How Brown Bag Sessions and Medication Therapy Management Promote Trust

Pharmacy TimesNovember 2017 Cough, Cold, & Flu
Volume 83
Issue 11

Brown bag sessions and medication therapy management (MTM) can greatly help patients with chronic diseases.

Brown bag sessions and medication therapy management (MTM) can greatly help patients with chronic diseases. Offering to review a patient’s medications allows the pharmacist to personally connect with patients by serving as a trusted professional in the community. By reviewing prescription medications along with OTC drugs, herbal supplements, and vitamin and mineral supplements, pharmacists can educate, assess safety, prevent errors, and maximize quality of care. The sessions, such as the one described below, can be offered every day to select patients who seem to need follow-up care in addition to a typical counseling session.

Patients battling cancer should not be overlooked in the community pharmacy. Many of these patients need support, encouragement, and care coordination. They will endure a grueling process of coping with their diagnosis, treatment, and, in cases of recovery, the fear of recurrence. All these stages affect the patient both emotionally and physically. As the most accessible member of the health care team, the pharmacist can provide patients with cancer with information and support as they manage what may be the most challenging time of their lives. Willingness to help at this crucial time demonstrates caring and concern that patients will likely never forget.


DR is a 55-year-old woman who gets prescriptions filled for herself and her family at your community pharmacy. Recently, after a breast cancer diagnosis, she became a patient at the oncology clinic across from your pharmacy. DR frequently stops in to pick up refills and has experienced many emotional ups and downs related to her diagnosis and treatment. She presents you with a new list of medications and her laboratory data. DR says that she just left the clinic, and these are her most up-to-date documents.

You page through the papers and notice a medication reconciliation performed by the on-site clinic pharmacist. You compare it with her profile at your pharmacy and notice changes. As you conduct your review, you see the concern and confusion on her face. You explain the concept of pharmacy brown bag and MTM sessions and ask DR if she would be interested. She looks relieved and tells you that she will bring in all her oral medications the following day.

DR is looking forward to the opportunity to go over her entire history and medication list. She has been feeling confused and mildly depressed. She is also anxious about the anticipated adverse effects of oncology medications and how her diagnosis will affect her quality of life, because she still works. You suggest that she visit about 2 pm, which is a slower time at your pharmacy; plus, an additional pharmacist will be there to help cover urgent cases. This will allow you to provide DR with the best service and care.

The next day, DR is waiting in your consultation area. Having done your homework, you have filled her new medications, reviewed discontinued ones, and opened her medication profile, and you have access to her laboratory data and medication reconciliation. You compare what is in her brown bag to your information.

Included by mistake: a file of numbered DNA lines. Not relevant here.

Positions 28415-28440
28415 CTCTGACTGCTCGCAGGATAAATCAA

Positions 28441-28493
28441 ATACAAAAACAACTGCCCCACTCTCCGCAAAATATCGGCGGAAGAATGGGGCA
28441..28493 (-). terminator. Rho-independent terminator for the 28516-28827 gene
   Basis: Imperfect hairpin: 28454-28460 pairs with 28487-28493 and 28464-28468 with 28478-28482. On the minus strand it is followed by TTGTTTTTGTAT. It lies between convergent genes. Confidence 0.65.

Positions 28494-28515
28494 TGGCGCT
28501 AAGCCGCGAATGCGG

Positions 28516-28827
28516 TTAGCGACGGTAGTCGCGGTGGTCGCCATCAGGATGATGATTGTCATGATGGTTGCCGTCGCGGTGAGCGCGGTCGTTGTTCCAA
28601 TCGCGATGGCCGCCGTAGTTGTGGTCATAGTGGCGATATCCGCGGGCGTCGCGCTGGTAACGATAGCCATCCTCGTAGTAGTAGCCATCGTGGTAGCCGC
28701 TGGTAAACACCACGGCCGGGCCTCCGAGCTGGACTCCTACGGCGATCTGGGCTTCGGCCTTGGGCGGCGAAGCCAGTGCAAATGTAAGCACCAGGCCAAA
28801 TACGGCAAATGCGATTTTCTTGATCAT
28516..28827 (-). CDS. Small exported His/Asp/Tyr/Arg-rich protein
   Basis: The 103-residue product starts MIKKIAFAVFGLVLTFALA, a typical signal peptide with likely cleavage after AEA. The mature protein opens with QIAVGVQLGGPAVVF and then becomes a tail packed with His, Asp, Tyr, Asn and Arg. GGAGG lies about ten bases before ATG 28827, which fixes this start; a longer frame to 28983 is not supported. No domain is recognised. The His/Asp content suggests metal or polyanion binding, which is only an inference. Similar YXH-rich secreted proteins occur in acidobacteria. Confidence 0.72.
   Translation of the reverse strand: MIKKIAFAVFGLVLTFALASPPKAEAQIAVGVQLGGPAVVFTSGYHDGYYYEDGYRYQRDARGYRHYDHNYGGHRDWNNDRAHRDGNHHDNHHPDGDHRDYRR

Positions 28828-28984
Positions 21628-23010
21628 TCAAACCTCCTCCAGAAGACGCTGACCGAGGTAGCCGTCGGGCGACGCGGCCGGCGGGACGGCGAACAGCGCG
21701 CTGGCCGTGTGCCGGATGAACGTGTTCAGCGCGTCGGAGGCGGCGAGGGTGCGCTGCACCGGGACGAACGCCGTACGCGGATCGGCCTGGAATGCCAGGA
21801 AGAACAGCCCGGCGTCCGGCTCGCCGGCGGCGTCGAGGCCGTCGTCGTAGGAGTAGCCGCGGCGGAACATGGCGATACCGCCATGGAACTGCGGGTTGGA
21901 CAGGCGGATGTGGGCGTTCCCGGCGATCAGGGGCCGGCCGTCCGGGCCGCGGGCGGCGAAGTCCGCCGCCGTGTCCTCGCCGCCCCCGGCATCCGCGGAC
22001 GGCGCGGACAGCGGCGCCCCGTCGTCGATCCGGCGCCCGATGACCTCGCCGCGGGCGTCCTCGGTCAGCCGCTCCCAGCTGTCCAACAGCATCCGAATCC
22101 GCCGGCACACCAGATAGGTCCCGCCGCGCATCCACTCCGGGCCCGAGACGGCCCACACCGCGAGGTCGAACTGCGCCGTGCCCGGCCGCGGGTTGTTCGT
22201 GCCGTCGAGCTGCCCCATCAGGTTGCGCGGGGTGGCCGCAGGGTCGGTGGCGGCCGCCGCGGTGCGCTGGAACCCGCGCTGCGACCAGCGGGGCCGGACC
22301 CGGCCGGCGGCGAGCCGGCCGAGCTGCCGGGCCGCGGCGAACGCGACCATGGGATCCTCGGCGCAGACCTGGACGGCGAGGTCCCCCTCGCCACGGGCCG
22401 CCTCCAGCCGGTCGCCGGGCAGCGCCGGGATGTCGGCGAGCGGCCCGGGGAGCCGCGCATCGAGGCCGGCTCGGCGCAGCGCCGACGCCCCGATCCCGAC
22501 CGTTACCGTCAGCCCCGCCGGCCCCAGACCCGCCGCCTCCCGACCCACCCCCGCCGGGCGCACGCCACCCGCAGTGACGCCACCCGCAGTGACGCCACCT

On reviewing DR’s medication profile at your pharmacy, you find the following:

  • Aspirin 81 mg (enteric coated) daily
  • Atenolol 25 mg daily
  • Atorvastatin 10 mg daily
  • Ibuprofen 600 mg twice daily as needed
  • Letrozole 2.5 mg daily
  • Niaspan 500 mg daily at bedtime
  • Palbociclib 75 mg daily for 21 days (from specialty pharmacy)

In DR’s brown bag, you find these additional medications:

  • Alprazolam 1 mg as needed
  • Atorvastatin 20 mg daily
  • Ondansetron 4 mg as needed
  • OTC acetaminophen 500 mg as needed
  • OTC loperamide as needed
  • OTC omeprazole 20 mg daily
  • Supplemental niacin
  • Tamoxifen 20 mg daily

The goal of a brown bag session is to discover discrepancies.

Awareness allows you to make several short- and long-term suggestions, which may foster better communication between DR and her providers. This may improve her quality of life, avoid unnecessary appointments, and reduce her risk of hospital admissions. DR is willing to have you act as a community liaison between her and her providers. The first step is to follow up with them to make them aware of your discoveries and suggestions regarding DR’s plan of care. Time will be your biggest challenge. You must find a way to incorporate these clinical opportunities into your workflow, but loyalty and patient satisfaction are priceless and it is worth the energy to help DR.

What are some general suggestions you have after reviewing DR’s medications? What laboratory data might have helped you with the review? What questions do you have for the oncology clinic pharmacist?

DR needs more counseling and follow-up care. Considering time restrictions, how can you help ensure that she doesn’t fall off the track toward a better quality of life? What else would you suggest to DR before her MTM session?

Editor’s note: Case is not based on an actual patient.

Jill Drury, PharmD, works as a clinical pharmacy specialist in Chicago, Illinois, and Milwaukee, Wisconsin. She earned her doctor of pharmacy degree from Midwestern University College of Pharmacy. Her blog, Compounding in the Kitchen, an innovative amalgam of pharmacy and cooking, appears on

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